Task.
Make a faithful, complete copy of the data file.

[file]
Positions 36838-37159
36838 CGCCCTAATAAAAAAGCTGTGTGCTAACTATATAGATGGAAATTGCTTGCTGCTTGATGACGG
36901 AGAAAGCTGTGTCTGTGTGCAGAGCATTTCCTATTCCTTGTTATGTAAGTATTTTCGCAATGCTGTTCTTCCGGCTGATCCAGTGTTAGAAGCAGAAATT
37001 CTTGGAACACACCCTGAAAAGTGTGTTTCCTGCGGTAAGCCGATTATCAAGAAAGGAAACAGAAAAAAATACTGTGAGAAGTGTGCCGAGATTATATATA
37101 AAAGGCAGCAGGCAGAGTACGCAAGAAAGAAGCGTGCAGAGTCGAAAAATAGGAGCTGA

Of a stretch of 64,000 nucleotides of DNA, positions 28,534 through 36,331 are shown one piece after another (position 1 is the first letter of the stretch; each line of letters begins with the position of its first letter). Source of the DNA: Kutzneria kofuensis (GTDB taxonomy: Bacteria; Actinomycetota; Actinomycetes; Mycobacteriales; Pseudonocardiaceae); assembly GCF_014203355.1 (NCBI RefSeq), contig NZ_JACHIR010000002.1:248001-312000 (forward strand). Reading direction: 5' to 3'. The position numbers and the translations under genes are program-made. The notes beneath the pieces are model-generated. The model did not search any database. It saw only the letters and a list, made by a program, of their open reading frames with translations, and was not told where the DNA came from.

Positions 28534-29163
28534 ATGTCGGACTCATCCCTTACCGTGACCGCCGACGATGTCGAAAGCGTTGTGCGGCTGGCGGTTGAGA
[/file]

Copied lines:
Positions 36838-37159
36838 CGCCCTAATAAAAAAGCTGTGTGCTAACTATATAGATGGAAATTGCTTGCTGCTTGATGACGG
36901 AGAAAGCTGTGTCTGTGTGCAGAGCATTTCCTATTCCTTGTTATGTAAGTATTTTCGCAATGCTGTTCTTCCGGCTGATCCAGTGTTAGAAGCAGAAATT
37001 CTTGGAACACACCCTGAAAAGTGTGTTTCCTGCGGTAAGCCGATTATCAAGAAAGGAAACAGAAAAAAATACTGTGAGAAGTGTGCCGAGATTATATATA
37101 AAAGGCAGCAGGCAGAGTACGCAAGAAAGAAGCGTGCAGAGTCGAAAAATAGGAGCTGA

Of a stretch of 64,000 nucleotides of DNA, positions 28,534 through 36,331 are shown one piece after another (position 1 is the first letter of the stretch; each line of letters begins with the position of its first letter). Source of the DNA: Kutzneria kofuensis (GTDB taxonomy: Bacteria; Actinomycetota; Actinomycetes; Mycobacteriales; Pseudonocardiaceae); assembly GCF_014203355.1 (NCBI RefSeq), contig NZ_JACHIR010000002.1:248001-312000 (forward strand). Reading direction: 5' to 3'. The position numbers and the translations under genes are program-made. The notes beneath the pieces are model-generated. The model did not search any database. It saw only the letters and a list, made by a program, of their open reading frames with translations, and was not told where the DNA came from.

Positions 28534-29163
28534 ATGTCGGACTCATCCCTTACCGTGACCGCCGACGATGTCGAAAGCGTTGTGCGGCTGGCGGTTGAGA